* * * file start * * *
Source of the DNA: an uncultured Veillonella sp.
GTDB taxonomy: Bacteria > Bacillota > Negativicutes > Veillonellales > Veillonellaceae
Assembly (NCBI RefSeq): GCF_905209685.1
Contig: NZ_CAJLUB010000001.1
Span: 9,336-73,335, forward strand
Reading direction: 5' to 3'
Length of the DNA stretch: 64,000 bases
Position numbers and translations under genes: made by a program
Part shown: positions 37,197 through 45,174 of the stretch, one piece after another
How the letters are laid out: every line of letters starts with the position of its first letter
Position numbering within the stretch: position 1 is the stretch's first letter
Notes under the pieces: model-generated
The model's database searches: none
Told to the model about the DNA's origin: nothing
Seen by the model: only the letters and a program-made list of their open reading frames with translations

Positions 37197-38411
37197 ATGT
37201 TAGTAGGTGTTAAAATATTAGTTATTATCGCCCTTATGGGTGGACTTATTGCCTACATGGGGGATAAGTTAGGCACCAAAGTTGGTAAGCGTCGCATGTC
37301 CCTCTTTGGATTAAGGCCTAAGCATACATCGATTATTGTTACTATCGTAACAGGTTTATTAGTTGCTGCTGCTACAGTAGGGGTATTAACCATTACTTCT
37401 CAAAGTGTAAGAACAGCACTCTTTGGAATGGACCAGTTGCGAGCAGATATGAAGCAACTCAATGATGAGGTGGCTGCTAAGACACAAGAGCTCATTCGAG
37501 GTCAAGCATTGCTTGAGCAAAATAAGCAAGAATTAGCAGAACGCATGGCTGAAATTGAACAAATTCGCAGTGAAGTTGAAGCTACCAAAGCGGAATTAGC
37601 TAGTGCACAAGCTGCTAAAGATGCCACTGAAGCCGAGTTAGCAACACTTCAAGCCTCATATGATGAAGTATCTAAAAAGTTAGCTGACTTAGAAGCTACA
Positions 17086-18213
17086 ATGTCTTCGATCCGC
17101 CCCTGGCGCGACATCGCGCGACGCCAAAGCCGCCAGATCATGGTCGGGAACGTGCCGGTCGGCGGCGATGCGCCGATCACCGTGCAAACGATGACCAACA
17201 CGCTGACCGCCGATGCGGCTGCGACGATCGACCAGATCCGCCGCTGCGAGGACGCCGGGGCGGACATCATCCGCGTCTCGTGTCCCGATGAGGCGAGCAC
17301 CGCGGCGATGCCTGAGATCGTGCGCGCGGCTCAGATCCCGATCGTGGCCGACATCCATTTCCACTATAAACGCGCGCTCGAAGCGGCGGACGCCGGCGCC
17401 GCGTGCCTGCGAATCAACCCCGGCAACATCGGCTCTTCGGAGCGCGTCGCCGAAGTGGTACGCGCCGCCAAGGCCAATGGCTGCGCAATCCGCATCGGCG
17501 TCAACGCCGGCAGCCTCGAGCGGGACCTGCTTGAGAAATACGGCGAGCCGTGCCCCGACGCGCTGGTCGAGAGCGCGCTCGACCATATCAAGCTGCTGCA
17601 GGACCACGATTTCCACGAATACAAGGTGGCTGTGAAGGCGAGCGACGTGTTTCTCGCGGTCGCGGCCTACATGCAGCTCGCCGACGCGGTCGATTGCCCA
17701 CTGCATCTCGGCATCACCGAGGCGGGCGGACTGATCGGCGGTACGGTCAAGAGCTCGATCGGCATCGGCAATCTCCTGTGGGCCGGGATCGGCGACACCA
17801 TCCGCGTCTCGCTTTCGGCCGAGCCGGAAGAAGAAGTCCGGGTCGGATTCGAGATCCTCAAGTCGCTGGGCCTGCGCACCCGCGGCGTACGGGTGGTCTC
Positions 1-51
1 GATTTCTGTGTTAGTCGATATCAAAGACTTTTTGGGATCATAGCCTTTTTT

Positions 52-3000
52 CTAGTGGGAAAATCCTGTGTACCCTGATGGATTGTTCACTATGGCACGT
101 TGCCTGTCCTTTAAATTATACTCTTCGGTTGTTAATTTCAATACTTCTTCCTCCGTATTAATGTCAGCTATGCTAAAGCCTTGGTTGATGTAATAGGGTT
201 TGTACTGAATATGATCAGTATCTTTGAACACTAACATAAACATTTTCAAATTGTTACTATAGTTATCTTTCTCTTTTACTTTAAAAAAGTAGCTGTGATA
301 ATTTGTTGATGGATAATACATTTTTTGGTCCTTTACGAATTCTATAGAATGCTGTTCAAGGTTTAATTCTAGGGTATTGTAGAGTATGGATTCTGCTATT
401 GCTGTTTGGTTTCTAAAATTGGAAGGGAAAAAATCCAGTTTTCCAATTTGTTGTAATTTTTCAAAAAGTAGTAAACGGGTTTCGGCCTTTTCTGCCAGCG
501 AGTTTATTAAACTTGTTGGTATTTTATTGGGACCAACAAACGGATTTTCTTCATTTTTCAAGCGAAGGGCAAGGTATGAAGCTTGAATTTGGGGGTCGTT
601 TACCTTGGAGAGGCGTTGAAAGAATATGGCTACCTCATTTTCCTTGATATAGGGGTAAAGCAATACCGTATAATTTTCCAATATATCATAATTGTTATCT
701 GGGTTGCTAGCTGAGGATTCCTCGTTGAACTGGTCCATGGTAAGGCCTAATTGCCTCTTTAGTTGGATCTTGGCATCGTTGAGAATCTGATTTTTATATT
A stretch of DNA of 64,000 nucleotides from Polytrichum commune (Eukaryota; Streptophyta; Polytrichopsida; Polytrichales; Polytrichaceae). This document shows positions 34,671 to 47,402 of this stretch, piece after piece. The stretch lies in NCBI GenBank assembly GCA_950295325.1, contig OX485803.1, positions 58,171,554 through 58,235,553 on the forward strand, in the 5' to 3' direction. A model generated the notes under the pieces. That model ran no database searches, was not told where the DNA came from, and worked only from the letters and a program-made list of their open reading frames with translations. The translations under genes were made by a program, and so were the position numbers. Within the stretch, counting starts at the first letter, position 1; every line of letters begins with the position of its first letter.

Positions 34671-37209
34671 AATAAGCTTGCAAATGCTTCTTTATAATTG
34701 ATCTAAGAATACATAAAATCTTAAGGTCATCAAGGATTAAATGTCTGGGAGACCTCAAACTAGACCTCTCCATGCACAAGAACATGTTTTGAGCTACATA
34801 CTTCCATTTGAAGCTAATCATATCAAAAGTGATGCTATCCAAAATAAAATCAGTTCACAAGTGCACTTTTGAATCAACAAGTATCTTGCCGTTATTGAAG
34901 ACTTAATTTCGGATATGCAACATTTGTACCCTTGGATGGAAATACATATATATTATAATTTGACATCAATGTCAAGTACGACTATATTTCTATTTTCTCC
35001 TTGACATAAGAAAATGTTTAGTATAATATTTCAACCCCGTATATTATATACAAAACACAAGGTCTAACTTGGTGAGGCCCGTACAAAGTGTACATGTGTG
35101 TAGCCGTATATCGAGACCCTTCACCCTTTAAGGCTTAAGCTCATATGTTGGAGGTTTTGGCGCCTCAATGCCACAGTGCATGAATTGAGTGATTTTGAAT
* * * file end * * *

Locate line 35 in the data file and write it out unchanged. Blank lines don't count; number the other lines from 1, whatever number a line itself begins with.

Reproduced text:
Positions 52-3000